My colleagues have written some rousing travel stories about Sri Lanka over the past couple of years, including a roundup of the country’s best boutique hotels, a description of the lush tea country of the Central Highlands, and an account of a family beach holiday to Galle and the south coast.
Each time I’ve read one of these articles, my desire to take a trip to the island nation off the southern tip of India has grown. Having said that – and, at the risk of being lynched when I’m next in the office – it wasn’t any of these articles that finally got me onto a plane. It was cricket. More specifically: the ICC Cricket World Cup 2011.
In March and April this year, Sri Lanka co-hosted the World Cup with India and Bangladesh. When I ran my eye down the fixture list before the event, I spied Australia versus Pakistan on a Saturday night in Colombo. It seemed the perfect getaway from Singapore for a cricket nut like me.
Thanks to the sporting theme of the trip, obtaining the leave pass was easy. “Do you want to come to Sri Lanka,” I asked my wife after plying her with a couple of decent wines one evening, “to watch a game of cricket?”
“Are you out of your mind?”
“Okay. So … I’ll go alone, then?”
“Looks like it.”
Do they even play cricket in Russia?
And that’s how I found myself sitting in a car in downtown Colombo at noon on a sultry day in March with a Sri Lankan nightclub owner called Thomas and two Russian girls who were employees at his club. (Let’s call them dancers.)
I’d been hanging around a mall called Liberty Plaza on game day, looking for a bus that would take me to the R. Premadasa International Stadium, when Thomas came up and asked if I wanted a lift.
The Russians spoke no English and seemed entirely unfamiliar with cricket, yet they were decked out in the team colours of Australia and Pakistan respectively, including painted faces and novelty wigs.
I generally don’t accept car rides from complete strangers in foreign countries, but if this was just a ruse to get money out of a tourist, Thomas and his female friends had gone to a great deal of effort.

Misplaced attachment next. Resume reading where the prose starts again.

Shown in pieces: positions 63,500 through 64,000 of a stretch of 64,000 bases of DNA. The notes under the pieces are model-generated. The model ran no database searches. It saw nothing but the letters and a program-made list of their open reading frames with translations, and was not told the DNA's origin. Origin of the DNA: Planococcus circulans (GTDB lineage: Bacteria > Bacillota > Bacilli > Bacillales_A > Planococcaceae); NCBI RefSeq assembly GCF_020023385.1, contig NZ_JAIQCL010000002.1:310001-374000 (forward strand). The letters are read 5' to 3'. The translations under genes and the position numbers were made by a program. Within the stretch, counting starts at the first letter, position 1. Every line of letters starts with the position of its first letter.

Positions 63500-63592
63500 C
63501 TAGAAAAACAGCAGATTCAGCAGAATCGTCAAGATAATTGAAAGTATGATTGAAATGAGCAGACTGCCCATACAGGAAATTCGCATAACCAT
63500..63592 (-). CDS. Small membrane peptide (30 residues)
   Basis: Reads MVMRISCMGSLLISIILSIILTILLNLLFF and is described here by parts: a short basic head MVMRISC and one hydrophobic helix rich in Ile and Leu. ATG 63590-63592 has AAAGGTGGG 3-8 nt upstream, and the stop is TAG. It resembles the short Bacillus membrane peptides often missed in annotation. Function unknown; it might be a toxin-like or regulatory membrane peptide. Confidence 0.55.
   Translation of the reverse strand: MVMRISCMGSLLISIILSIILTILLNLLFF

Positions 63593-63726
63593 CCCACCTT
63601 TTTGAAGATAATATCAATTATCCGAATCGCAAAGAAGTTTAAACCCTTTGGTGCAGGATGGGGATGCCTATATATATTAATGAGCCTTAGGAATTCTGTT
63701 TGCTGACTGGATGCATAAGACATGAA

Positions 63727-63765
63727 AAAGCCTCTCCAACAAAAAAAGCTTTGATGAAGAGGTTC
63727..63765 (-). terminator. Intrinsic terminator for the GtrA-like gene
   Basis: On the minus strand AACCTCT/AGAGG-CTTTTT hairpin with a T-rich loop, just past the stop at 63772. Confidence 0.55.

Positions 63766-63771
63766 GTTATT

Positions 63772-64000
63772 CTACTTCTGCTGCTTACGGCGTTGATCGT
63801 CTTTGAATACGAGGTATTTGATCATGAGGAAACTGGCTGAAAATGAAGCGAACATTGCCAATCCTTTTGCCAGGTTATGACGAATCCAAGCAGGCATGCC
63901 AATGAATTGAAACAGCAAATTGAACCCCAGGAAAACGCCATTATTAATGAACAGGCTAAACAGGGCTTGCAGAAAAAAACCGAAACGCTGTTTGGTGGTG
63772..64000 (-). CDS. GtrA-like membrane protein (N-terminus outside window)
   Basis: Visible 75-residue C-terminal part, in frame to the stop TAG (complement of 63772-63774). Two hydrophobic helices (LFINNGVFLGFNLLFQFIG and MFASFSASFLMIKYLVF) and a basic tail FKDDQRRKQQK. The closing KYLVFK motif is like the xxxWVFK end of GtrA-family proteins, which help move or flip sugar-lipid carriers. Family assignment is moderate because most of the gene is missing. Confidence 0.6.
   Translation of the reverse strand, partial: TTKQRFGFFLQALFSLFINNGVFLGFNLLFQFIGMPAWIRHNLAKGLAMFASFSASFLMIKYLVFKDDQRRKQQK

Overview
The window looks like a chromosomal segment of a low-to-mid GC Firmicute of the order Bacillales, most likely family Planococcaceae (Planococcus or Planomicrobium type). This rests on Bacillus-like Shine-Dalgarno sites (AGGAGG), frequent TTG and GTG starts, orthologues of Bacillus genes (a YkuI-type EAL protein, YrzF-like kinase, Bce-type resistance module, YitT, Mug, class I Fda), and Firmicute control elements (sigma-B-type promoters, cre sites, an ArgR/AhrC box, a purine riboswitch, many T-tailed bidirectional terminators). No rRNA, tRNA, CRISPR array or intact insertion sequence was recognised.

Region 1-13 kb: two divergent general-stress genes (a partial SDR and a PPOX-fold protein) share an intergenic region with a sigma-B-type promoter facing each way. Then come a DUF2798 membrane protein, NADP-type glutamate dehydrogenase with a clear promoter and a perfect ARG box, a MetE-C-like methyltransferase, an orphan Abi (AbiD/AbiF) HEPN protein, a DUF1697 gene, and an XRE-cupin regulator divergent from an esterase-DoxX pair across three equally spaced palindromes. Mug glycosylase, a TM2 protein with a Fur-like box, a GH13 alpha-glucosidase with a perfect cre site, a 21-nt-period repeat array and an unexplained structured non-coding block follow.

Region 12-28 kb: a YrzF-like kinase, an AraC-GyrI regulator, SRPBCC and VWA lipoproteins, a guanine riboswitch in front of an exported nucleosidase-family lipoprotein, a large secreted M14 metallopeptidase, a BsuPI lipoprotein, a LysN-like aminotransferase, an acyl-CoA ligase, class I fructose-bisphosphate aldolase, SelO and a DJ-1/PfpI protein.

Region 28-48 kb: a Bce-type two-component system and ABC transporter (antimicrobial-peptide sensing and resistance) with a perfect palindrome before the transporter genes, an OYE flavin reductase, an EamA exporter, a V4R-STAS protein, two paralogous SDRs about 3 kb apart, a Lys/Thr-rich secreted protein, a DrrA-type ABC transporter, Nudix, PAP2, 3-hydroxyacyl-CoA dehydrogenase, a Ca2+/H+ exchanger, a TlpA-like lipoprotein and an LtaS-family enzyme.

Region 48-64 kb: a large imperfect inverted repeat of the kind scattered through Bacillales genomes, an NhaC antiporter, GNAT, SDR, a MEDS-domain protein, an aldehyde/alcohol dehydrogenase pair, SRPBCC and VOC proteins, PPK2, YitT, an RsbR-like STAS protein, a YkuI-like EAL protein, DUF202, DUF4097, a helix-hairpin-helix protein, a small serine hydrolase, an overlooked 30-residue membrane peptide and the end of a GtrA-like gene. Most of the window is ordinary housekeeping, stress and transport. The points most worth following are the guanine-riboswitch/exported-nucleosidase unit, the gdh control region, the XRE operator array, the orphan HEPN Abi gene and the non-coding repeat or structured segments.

Aussie, Aussie, Aussie! Boy, oh, boy …
Crowds were streaming into the stadium when we got there, including a handful of Australian fans. The look on their faces suggested a quiet lack of confidence. Rightly so. Sure, the Aussies were on a 34-0 winning streak at World Cups before this game, but they’d recently shown signs of disarray.
And so it proved on this day. We made a dismal start: after just five overs (for the initiated, that’s about 30 minutes of playing time), the writing was on the wall. Being beaten by an Asian side in Asia has its advantages though. It means the very biased home crowd will go berserk, thereby upping the entertainment factor considerably. I’m guessing that 95 percent of the sell-out crowd consisted of exuberant Pakistanis or Sri Lankans supporting Pakistan; every time an Aussie wicket fell, there was non-stop dancing in the aisles for ten minutes.
I enjoyed reading some of the crowd’s homemade banners, too. One showed the Pakistan captain sitting astride a cannon, shooting a cannonball into a kangaroo. Another (continuing the marsupial-bashing theme) was painted with the words, “KANGRO CURRY FOR DINNER!”
Teetotally bad timing
Speaking of curries, Sri Lanka is justly famous for them. So I was disappointed that the only fare available at the stadium was international fast food. The closest I came to a local delicacy was a KFC “Buriyani Meal” and some marsala-flavoured Lays chips. Here’s a tip: bring a takeaway “lunch packet” from an outside restaurant.
And to wash it all down with? I’d love to say a succession of frosty Lion beers, but the Australia versus Pakistan match fell on a Poya Day – a Buddhist full-moon festival. Poya Days are dry days. No alcohol. What a different experience for this cricket-watcher: I’m used to seeing matches at the Gabba in Brisbane, where a new keg of beer gets tapped every seven seconds.
As respectful as the locals are on Poya Day, I did overhear a group of young Sri Lankan blokes discussing tactics for smuggling illicit alcohol into the ground, including the old standby of injecting vodka into watermelons. (A globally acknowledged stratagem, it would seem.)
So, Australia lost. Easily. Well, not easily – there was a five-minute flutter in the middle where it looked like we might edge our way back. But it wasn’t to be.